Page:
Anyone venturing out for a paddle on the refuge’s canoe system should be prepared for wind and small, narrow rivers, as well as plentiful portages. The canoe system is remote, to say the least, so get your paddle, get out, and go explore the abundant waterways in the Kenai National Wildlife Refuge. Who knows? Maybe you’ll see some exciting wildlife along the way!
Skilak Lake is a relatively accessible body of water within the Kenai National Wildlife Refuge that’s popular among local residents thanks to its proximity to Soldotna and Anchorage. This gradual trail starts just off of the Sterling Highway, gradually gaining elevation as you make your way up to one of the most scenic lookouts in the entirely of the Kenai Peninsula.
On this hike, you’ll walk approximately 2.5 miles one way up to the top of a moderately sized buttress on the edge of Skilak Lake. From the top, you can get sweeping views of the lake below, as well as the mountains above. Like any trail in Alaska though, don’t be fooled by this hike’s relative accessibility. There are plenty of bears in the area, so be alert and carry bear spray!
Located just off of the Sterling Highway, the Skyline Trail is one of the most beautiful hikes in all of the Kenai Peninsula. This challenging hike provides walkers with great views of Jean and Hidden Lakes, as well as a variety of different side hikes to embark on.
The Skyline Trail is a 4.2 mile out and back hike that gains some 2,600 feet (790m) of elevation as you walk up and over some rocky terrain. On a clear day, the views from the Skyline Trail of the surrounding Kenai Mountains just can’t be beat - if you’re willing to put the work in to get there!
While the vast majority of the Kenai National Wildlife Refuge is remote and difficult to access, it is surrounded by small towns on its northern and western boundaries, which makes finding a place to stay before and after your adventures pretty simple. Here are some of the best places to stay near the Kenai National Wildlife Refuge:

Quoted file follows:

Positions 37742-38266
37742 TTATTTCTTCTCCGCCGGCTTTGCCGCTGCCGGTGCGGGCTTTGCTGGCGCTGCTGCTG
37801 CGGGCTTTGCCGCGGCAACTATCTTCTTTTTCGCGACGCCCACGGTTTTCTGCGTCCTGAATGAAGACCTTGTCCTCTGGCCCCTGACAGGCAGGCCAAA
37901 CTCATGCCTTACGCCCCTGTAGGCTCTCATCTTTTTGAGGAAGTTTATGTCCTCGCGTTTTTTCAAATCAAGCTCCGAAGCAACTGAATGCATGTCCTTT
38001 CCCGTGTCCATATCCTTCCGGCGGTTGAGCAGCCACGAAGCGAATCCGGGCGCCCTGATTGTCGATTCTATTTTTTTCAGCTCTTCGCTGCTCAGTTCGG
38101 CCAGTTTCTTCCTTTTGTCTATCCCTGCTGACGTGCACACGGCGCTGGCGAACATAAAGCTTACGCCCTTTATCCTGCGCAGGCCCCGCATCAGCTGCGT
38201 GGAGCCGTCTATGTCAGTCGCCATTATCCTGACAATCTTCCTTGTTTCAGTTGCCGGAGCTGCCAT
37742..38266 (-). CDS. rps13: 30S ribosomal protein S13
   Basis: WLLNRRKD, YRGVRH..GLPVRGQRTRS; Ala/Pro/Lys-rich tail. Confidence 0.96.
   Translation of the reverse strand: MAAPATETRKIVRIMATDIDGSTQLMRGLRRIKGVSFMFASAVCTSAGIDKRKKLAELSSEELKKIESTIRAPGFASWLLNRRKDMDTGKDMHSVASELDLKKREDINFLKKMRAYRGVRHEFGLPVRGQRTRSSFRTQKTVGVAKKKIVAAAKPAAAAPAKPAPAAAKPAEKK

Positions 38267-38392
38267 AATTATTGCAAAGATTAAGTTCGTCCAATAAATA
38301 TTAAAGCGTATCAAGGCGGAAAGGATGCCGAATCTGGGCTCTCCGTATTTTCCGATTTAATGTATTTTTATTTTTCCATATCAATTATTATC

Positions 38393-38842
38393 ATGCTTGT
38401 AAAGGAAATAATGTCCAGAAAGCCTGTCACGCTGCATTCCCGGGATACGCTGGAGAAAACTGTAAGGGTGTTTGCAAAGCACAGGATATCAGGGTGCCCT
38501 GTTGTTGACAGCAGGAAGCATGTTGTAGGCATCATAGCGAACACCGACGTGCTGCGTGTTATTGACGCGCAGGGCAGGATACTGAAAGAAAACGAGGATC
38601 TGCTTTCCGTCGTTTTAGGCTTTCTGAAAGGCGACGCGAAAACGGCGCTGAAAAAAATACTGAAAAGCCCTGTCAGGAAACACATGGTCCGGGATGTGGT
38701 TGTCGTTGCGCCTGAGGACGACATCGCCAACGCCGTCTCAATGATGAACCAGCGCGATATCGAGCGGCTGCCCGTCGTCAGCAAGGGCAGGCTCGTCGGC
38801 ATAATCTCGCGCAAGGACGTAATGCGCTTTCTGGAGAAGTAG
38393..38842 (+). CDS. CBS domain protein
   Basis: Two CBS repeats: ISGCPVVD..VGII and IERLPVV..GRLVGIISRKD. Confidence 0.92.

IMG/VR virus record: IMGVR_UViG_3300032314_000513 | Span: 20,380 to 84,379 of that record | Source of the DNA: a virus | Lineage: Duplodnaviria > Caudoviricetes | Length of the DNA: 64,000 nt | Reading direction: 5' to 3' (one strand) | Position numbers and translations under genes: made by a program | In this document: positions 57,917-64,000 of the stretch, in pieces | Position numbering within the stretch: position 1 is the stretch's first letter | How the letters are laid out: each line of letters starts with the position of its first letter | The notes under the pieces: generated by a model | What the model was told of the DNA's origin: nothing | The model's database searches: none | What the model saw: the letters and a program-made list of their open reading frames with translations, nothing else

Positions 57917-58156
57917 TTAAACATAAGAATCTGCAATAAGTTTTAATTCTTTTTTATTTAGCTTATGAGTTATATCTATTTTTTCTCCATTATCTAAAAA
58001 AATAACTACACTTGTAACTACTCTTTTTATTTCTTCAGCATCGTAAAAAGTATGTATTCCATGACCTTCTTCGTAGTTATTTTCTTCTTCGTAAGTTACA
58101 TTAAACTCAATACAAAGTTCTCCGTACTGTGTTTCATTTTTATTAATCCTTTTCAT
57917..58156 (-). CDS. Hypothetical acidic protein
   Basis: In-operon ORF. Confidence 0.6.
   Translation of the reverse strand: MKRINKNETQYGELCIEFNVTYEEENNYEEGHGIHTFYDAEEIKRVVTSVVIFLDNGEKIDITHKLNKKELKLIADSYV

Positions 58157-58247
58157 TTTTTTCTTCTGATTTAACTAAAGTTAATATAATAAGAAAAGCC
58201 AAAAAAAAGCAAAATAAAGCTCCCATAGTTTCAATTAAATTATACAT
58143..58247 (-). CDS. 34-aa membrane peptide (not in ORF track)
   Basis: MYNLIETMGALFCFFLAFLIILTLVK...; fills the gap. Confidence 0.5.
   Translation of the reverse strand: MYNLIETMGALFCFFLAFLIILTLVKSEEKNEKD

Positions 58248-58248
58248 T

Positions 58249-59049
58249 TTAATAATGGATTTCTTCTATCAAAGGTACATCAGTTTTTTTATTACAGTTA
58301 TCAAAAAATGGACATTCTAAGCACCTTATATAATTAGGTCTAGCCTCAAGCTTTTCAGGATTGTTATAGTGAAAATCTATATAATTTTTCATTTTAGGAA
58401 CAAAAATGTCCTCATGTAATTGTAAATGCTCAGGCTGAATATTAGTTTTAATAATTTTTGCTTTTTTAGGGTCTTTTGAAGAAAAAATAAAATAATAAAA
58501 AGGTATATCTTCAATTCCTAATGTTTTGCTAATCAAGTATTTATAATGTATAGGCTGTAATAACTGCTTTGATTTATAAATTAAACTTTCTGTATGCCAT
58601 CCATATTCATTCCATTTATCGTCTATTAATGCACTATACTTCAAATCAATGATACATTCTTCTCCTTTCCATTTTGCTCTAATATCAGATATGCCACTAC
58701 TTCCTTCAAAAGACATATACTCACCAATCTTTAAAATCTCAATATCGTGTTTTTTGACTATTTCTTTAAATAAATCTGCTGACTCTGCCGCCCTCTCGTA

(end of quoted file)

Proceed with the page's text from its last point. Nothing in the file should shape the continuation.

The largest city in all of Alaska, Anchorage is located just a few hours north of the Kenai National Wildlife Refuge off of the Seward and Sterling Highways. As the main city in the state, you can find pretty much anything you need in Anchorage, from food to camping gear and supplies.
If you’re flying into Alaska, you’ll almost certainly start your journey in Anchorage, as the city is the transportation hub of the state. Luckily, the road connections between Anchorage and the Kenai National Wildlife Refuge are pretty reliable, just be sure to check for traffic and weather information before you head out!
Sterling is a small town located just north of the Kenai National Wildlife Refuge. The town is easily accessed from Anchorage by driving down the Seward and Sterling Highways, which take you around the Turnagain Arm.
Sterling is surrounded by rivers, making it a fisherman’s paradise. The town currently has some 5,000 residents, the majority of whom work in tourism and the sportfishing and hunting industries. You can more or less get whatever you need in Sterling so it’s a great place to start your journey.
Located on the banks of the Kenai River, Soldotna is routinely considered to be one of the best road-accessible fishing destinations in Alaska. Soldotna is situated on the western edge of the Kenai National Wildlife Refuge at the intersection between the Sterling Highway and the Kenai Spur Highway. This town of 4,100 residents is home to a branch of the University of Alaska Anchorage, a hospital, the headquarters of the Kenai National Wildlife Refuge, and a number of service and retail outlets.
The largest city wholly contained on the Kenai Peninsula, Kenai is a popular tourist destination, thanks to its location at the head of the Kenai River. In fact, the city’s fame to claim is that the world record for the largest sport-caught Chinook (king) salmon, with a weight of 97 pounds, 4 ounces (44kg), was caught in the Kenai River near the town in 1985.
These days, the city is a great starting point for anyone looking to venture into the Kenai National Wildlife Refuge as it has a plethora of hotels and other services. Plus, you can even take a direct flight from Anchorage to the Kenai Airport if you’re looking to cut down on travel time.